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Community Notebook: Palo Alto library system's book-borrowing service suspended

Last day to request books through LINK+ service is today, Nov. 19

The Palo Alto library system will be transitioning to a new online services platform and will suspend its inter-library book-borrowing service, LINK+, on Friday, Nov. 20, until Feb. 1, 2016, to allow time for data cleanup and migration, according to an announcement.

The Sierra Services Platform, which will replace the current SirsiDynix's Horizon Integrated Library System, will integrate LINK+ checkouts and local library checkouts on one combined account.

The transition period will, at times, have an effect on various library services, according to the announcement. The new platform is scheduled to go live in early 2016.

The last day to request books from other library systems through LINK+ is today, Nov. 19. Patrons can continue to request books within the Palo Alto library system as usual. Books already requested via LINK+ will continue to be processed normally and books already checked out via LINK+ is due back by the normal due dates.

For urgent requests, library patrons can use the LINK+ service at neighboring libraries such as the Mountain View Public Library and the Sunnyvale Public Library, according to the announcement. There is no charge to get a borrower's card at these libraries.

For more information about LINK+ and the new Sierra Services Platform, visit cityofpaloalto.org.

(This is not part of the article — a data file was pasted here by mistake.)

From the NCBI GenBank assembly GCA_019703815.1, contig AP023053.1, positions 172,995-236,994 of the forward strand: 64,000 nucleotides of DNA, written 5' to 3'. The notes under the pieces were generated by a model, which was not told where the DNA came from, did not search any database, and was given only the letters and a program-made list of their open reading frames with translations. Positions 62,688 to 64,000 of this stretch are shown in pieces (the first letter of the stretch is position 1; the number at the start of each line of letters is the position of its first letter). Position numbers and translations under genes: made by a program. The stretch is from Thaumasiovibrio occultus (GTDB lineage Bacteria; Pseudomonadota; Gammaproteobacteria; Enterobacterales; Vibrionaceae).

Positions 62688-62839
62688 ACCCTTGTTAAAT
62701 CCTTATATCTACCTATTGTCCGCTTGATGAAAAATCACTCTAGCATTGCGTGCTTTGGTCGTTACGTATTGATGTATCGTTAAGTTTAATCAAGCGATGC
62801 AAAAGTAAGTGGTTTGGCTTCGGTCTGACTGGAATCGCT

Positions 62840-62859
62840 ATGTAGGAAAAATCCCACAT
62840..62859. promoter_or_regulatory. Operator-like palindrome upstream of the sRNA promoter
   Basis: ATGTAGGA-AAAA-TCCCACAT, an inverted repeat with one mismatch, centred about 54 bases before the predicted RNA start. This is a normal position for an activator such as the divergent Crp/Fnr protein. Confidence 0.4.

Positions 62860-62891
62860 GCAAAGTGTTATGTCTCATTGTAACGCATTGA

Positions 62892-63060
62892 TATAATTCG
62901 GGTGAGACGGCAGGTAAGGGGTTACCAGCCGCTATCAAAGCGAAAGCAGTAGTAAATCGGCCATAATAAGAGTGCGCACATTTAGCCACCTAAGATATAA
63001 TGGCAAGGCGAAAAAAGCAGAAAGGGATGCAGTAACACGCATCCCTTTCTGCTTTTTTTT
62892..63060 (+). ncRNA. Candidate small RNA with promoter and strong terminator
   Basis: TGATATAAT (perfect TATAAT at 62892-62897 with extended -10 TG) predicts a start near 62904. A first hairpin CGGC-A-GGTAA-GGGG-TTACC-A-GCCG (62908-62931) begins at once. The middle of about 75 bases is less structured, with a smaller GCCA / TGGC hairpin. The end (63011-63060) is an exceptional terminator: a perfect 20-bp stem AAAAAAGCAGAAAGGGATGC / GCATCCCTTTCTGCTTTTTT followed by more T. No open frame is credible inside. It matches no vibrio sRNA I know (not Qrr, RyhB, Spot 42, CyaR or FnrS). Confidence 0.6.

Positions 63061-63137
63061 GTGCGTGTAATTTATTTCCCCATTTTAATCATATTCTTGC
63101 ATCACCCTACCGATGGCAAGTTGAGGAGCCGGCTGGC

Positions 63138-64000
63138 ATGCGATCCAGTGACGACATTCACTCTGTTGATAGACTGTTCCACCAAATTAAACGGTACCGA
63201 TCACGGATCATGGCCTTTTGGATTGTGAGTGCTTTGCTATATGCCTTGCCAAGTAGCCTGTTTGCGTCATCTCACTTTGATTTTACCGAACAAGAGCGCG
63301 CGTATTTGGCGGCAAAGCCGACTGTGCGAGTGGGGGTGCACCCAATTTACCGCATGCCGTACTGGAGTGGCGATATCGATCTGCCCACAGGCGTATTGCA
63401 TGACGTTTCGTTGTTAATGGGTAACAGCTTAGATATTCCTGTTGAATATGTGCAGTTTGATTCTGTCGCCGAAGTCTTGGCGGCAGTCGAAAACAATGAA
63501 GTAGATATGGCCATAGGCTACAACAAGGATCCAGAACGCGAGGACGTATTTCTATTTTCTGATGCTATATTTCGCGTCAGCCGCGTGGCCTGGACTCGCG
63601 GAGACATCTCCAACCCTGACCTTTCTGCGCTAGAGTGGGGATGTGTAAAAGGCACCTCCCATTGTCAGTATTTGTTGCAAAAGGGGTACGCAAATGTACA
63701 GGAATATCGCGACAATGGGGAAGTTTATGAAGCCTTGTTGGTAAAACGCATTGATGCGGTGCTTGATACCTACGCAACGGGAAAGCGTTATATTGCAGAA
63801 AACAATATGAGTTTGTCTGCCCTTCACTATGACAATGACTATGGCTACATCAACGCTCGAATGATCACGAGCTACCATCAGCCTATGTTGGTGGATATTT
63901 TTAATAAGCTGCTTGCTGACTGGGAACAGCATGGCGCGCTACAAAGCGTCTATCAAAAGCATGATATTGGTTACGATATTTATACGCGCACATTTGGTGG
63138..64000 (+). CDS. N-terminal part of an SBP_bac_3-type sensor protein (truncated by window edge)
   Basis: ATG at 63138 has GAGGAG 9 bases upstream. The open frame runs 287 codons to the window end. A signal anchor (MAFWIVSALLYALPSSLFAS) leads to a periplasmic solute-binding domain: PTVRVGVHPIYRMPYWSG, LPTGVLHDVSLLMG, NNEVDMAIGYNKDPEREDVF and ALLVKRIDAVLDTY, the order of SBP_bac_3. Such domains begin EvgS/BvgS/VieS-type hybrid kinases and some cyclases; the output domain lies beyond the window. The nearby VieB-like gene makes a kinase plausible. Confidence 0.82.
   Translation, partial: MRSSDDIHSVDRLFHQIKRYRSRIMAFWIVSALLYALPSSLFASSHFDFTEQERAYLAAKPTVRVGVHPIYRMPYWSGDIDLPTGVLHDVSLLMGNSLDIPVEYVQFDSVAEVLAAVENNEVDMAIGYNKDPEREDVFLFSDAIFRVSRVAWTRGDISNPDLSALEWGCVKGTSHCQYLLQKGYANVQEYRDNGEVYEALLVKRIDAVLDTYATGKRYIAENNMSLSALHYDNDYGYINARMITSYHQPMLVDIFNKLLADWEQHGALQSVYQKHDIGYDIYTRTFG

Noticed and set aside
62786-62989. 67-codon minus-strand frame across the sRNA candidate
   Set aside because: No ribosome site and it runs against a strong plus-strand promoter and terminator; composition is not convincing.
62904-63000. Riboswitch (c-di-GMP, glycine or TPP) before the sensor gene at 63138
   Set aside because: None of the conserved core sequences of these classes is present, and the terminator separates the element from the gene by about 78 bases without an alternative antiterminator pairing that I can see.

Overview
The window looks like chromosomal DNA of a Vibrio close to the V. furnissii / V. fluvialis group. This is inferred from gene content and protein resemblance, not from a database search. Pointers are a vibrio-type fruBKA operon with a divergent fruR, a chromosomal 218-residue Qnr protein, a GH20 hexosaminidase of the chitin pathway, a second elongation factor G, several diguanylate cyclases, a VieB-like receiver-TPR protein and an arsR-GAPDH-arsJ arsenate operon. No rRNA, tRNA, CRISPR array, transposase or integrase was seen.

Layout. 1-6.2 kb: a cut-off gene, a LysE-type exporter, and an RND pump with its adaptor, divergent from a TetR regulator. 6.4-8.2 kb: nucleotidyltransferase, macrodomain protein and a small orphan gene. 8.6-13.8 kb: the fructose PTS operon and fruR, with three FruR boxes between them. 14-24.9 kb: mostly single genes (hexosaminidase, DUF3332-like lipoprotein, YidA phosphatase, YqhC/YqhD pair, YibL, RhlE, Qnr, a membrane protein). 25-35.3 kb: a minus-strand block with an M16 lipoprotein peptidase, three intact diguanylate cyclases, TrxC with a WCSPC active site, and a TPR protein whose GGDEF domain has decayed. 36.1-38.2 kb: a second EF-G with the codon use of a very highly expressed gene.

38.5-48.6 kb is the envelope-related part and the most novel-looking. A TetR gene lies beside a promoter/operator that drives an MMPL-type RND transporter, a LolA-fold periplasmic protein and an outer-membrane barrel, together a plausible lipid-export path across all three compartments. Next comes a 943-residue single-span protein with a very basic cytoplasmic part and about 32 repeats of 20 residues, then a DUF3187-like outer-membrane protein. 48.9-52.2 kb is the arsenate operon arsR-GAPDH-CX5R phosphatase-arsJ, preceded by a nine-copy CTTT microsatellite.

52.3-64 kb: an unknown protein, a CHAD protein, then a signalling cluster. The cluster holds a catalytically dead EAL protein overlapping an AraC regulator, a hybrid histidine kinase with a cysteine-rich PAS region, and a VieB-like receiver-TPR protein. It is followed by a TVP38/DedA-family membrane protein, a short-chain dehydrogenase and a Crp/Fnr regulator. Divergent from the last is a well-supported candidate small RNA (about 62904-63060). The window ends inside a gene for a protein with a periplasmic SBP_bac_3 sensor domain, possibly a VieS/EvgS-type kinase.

Comments

2 people like this
Posted by LINK-
a resident of Community Center
on Nov 19, 2015 at 11:34 am

I have found LINK+ to be a very poor substitute for the old interlibrary loan. Is there any possibility of bringing that back?


Like this comment
Posted by Digitize-All-Books-Now!
a resident of Another Palo Alto neighborhood
on Nov 19, 2015 at 2:01 pm

Although it's hard to want to use p-books in today's world, Link+ is about as sophisticated a system as one might want. People can order their own books from the combined libraries of the member libraries around California on-line. The books appear within 3-5 days, and can be renewed once. For people doing research, this system is a god-send.

ILL (Interlibrary Loan) puts one at the mercy of disinterested library employees. There are automated systems for ordering ILL-available books, such as that used by the San Jose Public Library, however.

A disappointment with Link+ is that one can not have the books shipped directly to one's home. One must have to go to a library an deal with those employees in order to get the books.


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